Beyond the South end of the beach, where diners laughed behind a wall of glass in the Bondi Icebergs clubhouse, a footpath wound along the edge of the rocks to a lookout before turning the corner and then diving back down to follow the coastal cliffs towards Coogee. Just below the lookout, to the left side of the stairs leading up, a low wall lining the path stopped walkers from straying too close to the cliff’s edge. Liam climbed over, following the ledge under a small, narrow overhang. Hunched awkwardly, he shuffled around the curve of the rock beneath the lookout, right to the very end, and then pulled out his sleeping bag from a hollow.
He sat on the folded bag, huddled in his green German army coat to hide from the heavy wind, listening to the colossal waves far below exploding against the cliff over and over again; just like they had been for hundreds of centuries before Liam had lived, and just like they would be for hundreds of centuries after. To his left he could see the distant sparkle of lights across the bay, of houses and blocks of apartments. But the beach itself, and Campbell parade, were just around the corner and out of mind. Endless clouds buried the vastness of space and smothered the white sickle of a new moon. Ahead, a dark black void had swallowed up the entire Tasman sea and everything that lay beyond. Liam was sitting on the very edge existence.
Liam slipped a cheap LED headlamp around his temple, and then turned it on while pulling a laminated postcard from the inside pocket of his coat. The lamination was scratched and worn, but the colours of Van Gogh’s 1889 self-portrait beneath were still vivid. Holding the picture close he studied it carefully, wondering where he was going wrong. He got the colours right some time ago, and bought all his chalks accordingly, but the mad tapestry of brush strokes were difficult to see on the tiny replication. He flipped the card over. Stuck on the back, under the lamination, was a small newspaper clipping. Three dead in horror crash, read the headline. There was no photograph. Just three short paragraphs. He flipped the card back over. He knew the words by heart.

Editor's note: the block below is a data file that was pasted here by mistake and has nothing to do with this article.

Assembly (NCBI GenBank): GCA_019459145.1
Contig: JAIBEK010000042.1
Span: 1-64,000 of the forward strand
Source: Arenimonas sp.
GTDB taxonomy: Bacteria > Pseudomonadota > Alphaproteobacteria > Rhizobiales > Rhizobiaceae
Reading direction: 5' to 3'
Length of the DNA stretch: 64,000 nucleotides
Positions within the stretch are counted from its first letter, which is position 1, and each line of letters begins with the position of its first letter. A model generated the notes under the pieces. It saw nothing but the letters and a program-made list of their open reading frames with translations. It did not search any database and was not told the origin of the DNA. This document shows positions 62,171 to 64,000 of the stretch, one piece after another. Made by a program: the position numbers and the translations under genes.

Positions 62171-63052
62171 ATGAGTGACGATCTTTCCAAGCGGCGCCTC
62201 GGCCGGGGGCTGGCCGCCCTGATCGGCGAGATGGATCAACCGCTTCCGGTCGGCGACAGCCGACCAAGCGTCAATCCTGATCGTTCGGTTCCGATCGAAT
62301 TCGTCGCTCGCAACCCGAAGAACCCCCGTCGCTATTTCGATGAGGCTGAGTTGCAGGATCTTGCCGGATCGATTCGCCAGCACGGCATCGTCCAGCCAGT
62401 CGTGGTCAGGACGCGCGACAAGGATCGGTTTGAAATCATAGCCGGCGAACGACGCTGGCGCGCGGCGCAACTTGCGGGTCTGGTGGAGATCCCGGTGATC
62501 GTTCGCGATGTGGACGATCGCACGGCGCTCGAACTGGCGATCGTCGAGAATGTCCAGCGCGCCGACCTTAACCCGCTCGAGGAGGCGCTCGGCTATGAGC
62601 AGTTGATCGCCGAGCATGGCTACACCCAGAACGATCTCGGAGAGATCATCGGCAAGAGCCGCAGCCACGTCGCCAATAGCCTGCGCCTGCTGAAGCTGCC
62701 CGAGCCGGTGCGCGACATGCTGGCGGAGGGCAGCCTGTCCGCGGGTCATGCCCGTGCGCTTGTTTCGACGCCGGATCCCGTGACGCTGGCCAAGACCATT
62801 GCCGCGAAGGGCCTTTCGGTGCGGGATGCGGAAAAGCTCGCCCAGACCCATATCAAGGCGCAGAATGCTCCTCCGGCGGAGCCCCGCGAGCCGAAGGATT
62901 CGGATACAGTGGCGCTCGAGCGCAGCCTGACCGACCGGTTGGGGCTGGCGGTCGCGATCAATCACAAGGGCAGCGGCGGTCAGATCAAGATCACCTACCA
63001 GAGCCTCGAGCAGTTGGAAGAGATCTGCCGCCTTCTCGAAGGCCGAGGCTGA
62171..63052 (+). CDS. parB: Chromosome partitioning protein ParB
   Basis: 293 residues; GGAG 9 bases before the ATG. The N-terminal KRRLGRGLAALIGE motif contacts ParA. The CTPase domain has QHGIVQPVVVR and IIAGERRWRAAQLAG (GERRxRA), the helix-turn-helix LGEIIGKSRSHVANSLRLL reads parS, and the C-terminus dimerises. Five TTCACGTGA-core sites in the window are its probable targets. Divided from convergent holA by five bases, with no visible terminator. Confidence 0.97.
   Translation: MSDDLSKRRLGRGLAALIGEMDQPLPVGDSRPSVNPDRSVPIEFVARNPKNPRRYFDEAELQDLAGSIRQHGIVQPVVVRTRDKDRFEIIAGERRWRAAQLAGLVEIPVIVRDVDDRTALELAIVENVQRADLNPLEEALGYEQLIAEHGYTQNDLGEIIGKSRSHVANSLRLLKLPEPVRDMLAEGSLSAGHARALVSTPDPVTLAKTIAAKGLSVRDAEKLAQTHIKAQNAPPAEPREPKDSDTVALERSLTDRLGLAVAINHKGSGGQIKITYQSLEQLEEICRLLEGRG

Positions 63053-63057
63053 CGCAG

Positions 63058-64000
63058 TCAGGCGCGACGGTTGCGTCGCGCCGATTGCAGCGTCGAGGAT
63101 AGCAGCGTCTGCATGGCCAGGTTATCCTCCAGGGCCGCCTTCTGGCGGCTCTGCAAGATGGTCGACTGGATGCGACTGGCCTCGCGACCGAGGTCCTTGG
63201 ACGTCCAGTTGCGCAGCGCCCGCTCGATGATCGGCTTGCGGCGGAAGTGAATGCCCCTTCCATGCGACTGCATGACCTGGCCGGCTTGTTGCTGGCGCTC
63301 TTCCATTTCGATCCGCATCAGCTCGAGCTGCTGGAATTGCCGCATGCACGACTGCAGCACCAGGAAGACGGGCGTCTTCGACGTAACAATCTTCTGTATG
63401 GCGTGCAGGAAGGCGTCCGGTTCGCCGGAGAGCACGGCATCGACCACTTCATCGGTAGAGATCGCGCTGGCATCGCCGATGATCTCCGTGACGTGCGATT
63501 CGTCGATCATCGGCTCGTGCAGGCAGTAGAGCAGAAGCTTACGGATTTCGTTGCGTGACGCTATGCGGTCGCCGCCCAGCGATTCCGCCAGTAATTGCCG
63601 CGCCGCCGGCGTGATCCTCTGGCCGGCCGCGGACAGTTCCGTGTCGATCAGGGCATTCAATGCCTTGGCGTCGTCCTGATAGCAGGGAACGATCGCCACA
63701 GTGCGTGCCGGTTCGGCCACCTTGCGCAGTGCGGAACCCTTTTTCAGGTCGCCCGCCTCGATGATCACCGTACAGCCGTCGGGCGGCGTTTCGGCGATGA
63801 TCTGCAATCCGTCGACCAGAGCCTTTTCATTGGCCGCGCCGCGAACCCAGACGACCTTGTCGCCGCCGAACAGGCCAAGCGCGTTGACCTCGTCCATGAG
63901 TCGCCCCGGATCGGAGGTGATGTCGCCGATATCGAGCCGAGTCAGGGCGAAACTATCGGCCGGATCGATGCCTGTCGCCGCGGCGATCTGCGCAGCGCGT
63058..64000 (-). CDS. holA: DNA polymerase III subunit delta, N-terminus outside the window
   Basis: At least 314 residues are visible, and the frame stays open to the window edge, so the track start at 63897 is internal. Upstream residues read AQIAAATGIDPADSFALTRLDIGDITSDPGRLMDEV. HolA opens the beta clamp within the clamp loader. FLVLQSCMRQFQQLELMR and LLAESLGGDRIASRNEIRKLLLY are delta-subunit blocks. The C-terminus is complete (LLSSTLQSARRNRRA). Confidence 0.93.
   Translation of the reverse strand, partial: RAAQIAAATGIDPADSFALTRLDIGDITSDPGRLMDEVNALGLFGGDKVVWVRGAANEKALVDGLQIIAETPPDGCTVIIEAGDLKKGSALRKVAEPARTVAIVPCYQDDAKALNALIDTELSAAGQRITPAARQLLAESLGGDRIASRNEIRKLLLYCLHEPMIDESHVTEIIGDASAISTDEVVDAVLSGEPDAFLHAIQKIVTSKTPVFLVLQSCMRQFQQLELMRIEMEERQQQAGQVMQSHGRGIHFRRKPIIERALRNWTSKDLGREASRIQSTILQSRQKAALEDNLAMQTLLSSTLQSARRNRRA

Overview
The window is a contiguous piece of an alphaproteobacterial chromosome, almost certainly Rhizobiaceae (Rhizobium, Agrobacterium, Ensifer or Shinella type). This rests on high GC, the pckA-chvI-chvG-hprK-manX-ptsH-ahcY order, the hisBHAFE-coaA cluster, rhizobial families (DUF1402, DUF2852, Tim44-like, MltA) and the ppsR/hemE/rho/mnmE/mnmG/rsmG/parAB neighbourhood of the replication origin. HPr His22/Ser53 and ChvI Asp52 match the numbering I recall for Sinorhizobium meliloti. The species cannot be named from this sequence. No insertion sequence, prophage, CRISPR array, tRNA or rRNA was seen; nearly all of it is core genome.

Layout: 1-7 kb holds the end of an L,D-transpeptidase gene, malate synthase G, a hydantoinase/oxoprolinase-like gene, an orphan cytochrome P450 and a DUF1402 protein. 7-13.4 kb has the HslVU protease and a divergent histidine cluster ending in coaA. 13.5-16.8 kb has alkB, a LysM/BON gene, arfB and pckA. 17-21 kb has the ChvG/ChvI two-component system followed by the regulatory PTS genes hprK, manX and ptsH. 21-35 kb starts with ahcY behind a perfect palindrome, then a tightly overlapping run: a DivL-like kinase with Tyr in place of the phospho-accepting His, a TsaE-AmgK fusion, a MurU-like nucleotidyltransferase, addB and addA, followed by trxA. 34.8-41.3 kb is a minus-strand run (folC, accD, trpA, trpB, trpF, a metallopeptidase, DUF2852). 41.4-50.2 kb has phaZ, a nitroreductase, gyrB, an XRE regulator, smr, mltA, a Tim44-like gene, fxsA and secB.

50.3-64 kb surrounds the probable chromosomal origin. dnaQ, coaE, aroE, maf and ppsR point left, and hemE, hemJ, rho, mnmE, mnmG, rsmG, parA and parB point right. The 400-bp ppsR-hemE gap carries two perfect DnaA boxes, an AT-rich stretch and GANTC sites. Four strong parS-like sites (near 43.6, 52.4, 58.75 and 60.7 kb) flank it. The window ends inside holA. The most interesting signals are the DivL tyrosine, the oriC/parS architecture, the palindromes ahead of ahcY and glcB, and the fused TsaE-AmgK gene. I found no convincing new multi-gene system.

The air grew colder and Liam could smell the rain before it fell. He could feel the cool wet air whipping at his face and the rising damp in his lungs. He tucked away the postcard and pulled off the headlamp, replacing it with his knitted blue beanie. A light drizzle quickly became a thunderous downpour that drowned out the sounds of the sea. Liam spun about, retreating away from the edge, and lay down his sleeping bag in a tight round cavern that tunnelled into the cliff about a meter and a half. He crawled in to hide from the intruding wind and rain, turning around and lying on his back in the coffin-like tunnel, legs dangling out the end. His eyes closed as Liam listened to the water cascading over the edge of the lookout above and spattering against the rocks.
Small bare soles stained with blue chalk. Smooth white legs. Embroidered yellow hem. Long red-dyed hair. Narrow bare hips and tiny pale waist. On my God, that tiny pale waist! He could feel it under his hands. Smooth and warm. Delicate to the touch.
Liam woke to dripping water and crashing waves. He slid out, landing on his knees, and turned...
They both scared each other near death.
Just around the corner from his coffin, the red-haired girl huddled in a ball with her back pressed against the sandstone. She was drenched and trembling. There was enough ambient light floating across the bay to highlight her face and legs. Bruises stained the front of her shins and the length of her arms. Her lips were slightly open, teeth chattering. The wrinkled cotton stuck to her body, translucent against her skin, with the embroidered hem crumpled around her waist. One foot was rubbing the top of the other. She turned and stared at Liam, light sliding away from her face. All she could see of Liam was a dark figure hidden by the shadows deeper in the cavern.